Many of you have noticed such headlines as, “Father with two young sons spend the night out after skiing out of bounds…” or “A snowboarder was located this morning after spending a cold night outside…”

It seems like every weekend there is another report of a young snowboarder or skier who ducked under the ropes to access untouched power, only to find themselves dealing with the impossible task of retracing their route up slope or to keep heading down into the unknown. Most of the time the unknown is steep, rocky, and committing terrain in the form of a creek bottom.

These are high-risk locations for avalanches and are generally not places you want to find yourself as recreational snowboarders and skiers. Not a week goes by that we don’t hear of another person who has run into trouble at a North Shore ski resort—out of bounds—and was saved by local search and rescue personnel.

Having the right knowledge, skills, experience, and proper equipment is important for any backcountry enthusiast who wishes to adventure off the maintained slopes of a ski resort. This winter the Outdoor Recreation Program at VIU is offering a weekend introductory avalanche course at Mt. Washington that will help students develop knowledge and skills that can be used to increase their safety and the safety of their group in the backcountry.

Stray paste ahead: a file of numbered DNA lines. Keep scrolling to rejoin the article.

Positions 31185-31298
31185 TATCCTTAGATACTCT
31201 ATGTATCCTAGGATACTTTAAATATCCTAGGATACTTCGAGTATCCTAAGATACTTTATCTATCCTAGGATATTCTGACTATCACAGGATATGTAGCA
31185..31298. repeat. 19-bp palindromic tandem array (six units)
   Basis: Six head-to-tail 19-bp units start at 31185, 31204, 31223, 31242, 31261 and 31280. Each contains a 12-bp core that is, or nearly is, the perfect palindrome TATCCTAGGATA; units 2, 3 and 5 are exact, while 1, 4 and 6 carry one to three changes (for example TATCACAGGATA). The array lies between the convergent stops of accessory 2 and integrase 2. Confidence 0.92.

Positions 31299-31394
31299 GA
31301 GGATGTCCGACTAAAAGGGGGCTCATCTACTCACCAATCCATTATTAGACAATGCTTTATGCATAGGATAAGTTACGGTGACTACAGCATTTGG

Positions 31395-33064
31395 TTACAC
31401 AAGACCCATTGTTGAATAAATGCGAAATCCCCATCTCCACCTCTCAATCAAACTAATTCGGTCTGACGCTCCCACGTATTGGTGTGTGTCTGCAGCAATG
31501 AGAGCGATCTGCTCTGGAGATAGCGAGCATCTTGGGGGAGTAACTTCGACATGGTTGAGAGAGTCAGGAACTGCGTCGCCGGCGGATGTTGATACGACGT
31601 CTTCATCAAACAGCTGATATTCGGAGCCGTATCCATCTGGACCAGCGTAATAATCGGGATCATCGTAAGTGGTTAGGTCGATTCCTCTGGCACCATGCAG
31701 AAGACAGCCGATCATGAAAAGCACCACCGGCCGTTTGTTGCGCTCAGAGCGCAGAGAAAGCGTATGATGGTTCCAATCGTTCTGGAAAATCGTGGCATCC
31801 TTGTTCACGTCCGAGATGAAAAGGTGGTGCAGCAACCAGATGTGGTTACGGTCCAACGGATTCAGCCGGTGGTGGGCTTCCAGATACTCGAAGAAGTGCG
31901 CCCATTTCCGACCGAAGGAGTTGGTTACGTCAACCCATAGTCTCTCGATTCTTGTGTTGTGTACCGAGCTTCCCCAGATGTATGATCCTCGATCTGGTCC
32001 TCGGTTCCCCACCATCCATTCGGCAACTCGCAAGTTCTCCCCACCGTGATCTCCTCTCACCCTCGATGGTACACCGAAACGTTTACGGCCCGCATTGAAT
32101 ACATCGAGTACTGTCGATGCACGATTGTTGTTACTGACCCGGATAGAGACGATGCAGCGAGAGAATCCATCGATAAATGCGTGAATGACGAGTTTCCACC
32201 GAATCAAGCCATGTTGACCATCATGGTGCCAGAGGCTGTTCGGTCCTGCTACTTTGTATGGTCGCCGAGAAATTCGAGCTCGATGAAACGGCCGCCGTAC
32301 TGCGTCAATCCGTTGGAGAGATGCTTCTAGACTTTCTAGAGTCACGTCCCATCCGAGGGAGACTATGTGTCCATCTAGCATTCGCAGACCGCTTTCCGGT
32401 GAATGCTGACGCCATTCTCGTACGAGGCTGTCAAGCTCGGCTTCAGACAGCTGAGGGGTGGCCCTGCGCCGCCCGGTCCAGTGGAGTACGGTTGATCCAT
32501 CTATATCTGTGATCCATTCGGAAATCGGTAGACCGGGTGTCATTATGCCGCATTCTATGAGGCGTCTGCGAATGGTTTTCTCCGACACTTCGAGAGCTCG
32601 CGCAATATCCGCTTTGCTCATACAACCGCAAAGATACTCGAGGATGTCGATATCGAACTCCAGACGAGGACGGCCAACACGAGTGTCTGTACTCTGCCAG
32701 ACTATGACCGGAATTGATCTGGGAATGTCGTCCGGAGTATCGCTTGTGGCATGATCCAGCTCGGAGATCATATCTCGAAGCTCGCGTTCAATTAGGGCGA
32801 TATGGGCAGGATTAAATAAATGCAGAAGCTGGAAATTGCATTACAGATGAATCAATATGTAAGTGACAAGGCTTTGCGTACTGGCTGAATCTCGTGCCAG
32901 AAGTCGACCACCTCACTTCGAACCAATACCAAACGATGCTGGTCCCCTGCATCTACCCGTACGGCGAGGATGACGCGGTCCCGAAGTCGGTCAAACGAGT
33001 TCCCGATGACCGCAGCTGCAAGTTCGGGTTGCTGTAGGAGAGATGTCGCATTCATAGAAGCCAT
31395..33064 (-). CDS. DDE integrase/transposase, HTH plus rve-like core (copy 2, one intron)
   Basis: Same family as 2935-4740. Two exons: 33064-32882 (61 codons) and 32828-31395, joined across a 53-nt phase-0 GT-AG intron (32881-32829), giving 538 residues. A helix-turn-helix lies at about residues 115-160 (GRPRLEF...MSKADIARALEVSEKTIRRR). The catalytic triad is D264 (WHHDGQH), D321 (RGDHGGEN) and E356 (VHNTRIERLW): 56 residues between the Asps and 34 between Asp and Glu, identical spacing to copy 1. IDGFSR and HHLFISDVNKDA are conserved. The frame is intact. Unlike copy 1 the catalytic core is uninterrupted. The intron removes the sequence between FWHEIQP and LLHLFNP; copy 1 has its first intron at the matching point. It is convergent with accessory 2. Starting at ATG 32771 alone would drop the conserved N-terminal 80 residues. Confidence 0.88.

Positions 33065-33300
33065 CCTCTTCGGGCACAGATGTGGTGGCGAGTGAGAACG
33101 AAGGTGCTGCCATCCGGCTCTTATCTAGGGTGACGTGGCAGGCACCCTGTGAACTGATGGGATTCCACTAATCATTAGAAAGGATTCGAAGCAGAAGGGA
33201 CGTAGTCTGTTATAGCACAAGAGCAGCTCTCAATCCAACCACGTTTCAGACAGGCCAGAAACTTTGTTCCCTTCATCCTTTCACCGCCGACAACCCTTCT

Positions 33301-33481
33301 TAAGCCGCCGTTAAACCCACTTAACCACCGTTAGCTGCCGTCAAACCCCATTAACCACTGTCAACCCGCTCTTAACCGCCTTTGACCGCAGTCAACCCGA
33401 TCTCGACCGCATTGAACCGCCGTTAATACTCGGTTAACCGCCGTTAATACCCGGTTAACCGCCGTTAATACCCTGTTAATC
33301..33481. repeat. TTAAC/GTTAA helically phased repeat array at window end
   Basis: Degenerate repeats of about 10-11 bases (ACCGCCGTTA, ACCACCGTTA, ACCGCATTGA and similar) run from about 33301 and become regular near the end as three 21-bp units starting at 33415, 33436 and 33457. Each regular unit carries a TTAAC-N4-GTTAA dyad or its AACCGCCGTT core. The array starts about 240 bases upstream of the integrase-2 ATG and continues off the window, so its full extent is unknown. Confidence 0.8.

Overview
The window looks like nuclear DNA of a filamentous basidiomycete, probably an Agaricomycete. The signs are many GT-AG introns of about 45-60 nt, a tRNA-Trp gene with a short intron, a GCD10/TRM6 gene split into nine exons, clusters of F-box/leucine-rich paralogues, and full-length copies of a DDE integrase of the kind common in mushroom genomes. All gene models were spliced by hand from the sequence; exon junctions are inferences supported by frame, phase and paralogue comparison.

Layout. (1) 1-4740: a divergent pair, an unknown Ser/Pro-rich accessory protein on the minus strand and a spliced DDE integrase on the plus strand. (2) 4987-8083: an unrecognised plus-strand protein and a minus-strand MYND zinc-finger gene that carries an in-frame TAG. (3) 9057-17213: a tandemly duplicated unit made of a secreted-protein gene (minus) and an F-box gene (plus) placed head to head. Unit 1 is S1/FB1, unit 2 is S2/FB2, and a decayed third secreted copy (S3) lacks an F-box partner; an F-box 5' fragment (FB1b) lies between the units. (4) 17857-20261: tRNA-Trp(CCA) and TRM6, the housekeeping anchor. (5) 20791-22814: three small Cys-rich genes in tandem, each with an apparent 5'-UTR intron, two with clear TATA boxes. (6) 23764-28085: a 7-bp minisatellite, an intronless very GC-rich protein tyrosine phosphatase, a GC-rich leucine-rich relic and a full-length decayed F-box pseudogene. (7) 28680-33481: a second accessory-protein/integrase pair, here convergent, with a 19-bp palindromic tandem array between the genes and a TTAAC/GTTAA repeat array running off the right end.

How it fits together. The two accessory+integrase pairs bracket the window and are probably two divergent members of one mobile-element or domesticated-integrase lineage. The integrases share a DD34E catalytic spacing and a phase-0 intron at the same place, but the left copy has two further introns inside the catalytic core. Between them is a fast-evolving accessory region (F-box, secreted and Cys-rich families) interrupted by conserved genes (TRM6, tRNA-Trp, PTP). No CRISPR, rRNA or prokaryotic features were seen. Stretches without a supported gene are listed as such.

If you are interested in skiing out of bounds or venturing into the backcountry, this two-day course could be for you. This course covers the identification of avalanche terrain, the use of avalanche beacons, mountain weather, snowpack stability tests, and mock avalanche burial practice. We even spend the Saturday night in the new Vancouver Island Mountain Centre located on Mt. Washington.

The course cost is $100, an outstanding value for interested VIU students. Pick up a copy of the student activity guide, the Scuttlebutt, for further information on how to register for this and other exciting programs.

Sliding through deep fresh powder is one of those feelings that is difficult to describe—you just have to try it for yourself. Taking an avalanche course is an essential first step in the endless search for fresh tracks in the backcountry.